Business | Investment

Trapped inside a credit card nightmare

Unable to control their lifestyles in Dubai, expats pile up credit card debts and are soon at the receiving end.

  • By Aine Moorad, Staff Reporter
  • Published: 00:30 January 24, 2009
  • Gulf News

  • Image Credit: Photo Illustration: Seyyed De La LLata/Gulf News

Thirty-six-year-old Sarah is in a dilemma.

Six years ago, Sarah, who didn't want her real name revealed, had gotten over a divorce in New Delhi and thought Dubai was the place where she could live a relaxed, stress-free life.

Since she's been in Dubai, she says the stress in her life keeps mounting. Currently diagnosed with stress related disorder, Sarah has two credit cards and owes an astounding Dh30,000 on each.

"I feel suicidal right now," she says.

She partly blames the consumer temptations here. "It has spoiled me&there is so much to do and see that often I am tempted to spend," she says.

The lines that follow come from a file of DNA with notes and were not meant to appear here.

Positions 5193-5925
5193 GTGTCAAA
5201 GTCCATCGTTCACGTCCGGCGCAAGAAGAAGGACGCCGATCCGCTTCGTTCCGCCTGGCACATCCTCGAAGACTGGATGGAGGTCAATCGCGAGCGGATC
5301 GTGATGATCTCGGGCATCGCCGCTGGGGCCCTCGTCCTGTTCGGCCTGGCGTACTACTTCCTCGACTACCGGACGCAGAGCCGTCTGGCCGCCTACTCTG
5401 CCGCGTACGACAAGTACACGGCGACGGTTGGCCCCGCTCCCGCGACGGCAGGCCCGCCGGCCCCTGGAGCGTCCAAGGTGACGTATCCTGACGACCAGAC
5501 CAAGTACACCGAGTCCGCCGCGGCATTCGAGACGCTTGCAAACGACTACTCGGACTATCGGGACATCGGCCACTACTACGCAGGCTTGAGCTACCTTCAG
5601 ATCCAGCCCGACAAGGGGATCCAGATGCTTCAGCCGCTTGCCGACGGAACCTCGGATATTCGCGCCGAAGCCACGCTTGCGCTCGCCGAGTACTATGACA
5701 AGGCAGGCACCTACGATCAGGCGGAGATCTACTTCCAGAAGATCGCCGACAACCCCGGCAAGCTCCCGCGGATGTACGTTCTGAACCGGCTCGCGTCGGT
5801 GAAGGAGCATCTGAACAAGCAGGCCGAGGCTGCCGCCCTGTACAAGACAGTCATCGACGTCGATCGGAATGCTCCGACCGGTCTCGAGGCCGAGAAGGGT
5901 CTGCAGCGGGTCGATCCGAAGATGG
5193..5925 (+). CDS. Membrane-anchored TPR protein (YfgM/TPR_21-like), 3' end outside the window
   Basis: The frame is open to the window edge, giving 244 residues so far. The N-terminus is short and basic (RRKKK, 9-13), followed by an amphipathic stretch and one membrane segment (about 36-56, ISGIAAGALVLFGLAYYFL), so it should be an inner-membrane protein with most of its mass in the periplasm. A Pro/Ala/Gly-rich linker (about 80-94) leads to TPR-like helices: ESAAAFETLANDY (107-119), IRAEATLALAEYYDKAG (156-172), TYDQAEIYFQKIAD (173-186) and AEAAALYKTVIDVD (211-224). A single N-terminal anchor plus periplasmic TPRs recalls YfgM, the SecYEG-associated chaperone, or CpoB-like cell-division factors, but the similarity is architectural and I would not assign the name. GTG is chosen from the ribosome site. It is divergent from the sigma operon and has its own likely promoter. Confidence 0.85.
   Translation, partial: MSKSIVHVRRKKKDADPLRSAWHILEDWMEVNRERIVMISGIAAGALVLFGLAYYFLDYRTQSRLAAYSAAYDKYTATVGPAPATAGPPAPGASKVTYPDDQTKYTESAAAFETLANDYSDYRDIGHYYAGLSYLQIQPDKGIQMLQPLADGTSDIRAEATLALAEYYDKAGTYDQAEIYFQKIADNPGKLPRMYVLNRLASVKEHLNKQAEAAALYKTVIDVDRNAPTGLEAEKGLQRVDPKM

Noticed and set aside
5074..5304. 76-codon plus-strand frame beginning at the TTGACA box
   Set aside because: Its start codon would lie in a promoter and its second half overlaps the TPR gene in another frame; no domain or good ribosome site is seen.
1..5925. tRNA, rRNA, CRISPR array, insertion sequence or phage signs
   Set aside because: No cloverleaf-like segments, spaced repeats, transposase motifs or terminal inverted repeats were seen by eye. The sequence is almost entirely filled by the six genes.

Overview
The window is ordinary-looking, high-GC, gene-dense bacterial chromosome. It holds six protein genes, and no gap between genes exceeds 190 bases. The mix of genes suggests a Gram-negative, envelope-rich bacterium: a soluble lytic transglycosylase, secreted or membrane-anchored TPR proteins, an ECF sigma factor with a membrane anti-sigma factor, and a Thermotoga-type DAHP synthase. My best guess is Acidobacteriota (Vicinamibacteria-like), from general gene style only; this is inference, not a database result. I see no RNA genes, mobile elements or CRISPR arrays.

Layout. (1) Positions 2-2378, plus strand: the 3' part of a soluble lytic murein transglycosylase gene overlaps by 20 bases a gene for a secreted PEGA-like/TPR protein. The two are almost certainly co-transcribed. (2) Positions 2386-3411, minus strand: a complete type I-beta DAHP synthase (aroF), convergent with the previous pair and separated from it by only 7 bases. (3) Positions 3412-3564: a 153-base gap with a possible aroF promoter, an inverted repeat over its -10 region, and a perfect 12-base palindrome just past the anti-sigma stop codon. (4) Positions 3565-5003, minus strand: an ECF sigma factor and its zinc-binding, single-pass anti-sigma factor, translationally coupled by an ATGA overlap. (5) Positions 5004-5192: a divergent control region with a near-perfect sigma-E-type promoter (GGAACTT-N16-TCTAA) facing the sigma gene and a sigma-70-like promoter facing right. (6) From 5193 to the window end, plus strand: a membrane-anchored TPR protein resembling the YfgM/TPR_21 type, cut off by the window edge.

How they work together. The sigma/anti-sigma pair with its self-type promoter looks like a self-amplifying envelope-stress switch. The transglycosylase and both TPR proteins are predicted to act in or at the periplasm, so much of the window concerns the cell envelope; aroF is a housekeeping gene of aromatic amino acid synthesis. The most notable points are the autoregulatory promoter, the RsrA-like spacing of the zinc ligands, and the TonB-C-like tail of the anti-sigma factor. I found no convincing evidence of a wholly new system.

She was also unemployed for three months and that, together with a friend conning her into a bank transfer suit, left her deeply in debt.

She says saving is the only way she can get out of this dilemma.

"Every time I manage to save about Dh10,000, I clear off part of the debt&It is besides the minimum account every month&there is no other way out," says Sarah.

She also tries to save on grocery costs by shopping at cheaper supermarkets.

"I have stopped shopping at Carrefour and go to Union Cooperative. One kilo of sugar costs me Dh3 there, whereas the same amount costs me Dh7.50 to Dh8 in another outlet," she says.

Raha, 25, came to Dubai in 2002 from Norway. He says when he came here he needed additional money to purchase a car. That's when he got his first credit card.

The second one was purchased when he opened a bank account here. "&They offered me a credit card and this gave me extra money&you tend to spend it and think you will pay it back next year," says Raha.

By 2004, he was earning a salary of Dh3,800 and had a debt of Dh13,000.

For Raha, the feelings associated with being in debt are not happy ones "It makes one feel left out sometimes, as one cannot do what one's friends are doing or go out, as your salary goes to the credit card company," says Raha.

So how did Raha get rid of all that debt and those not so fond memories? He started prioritising.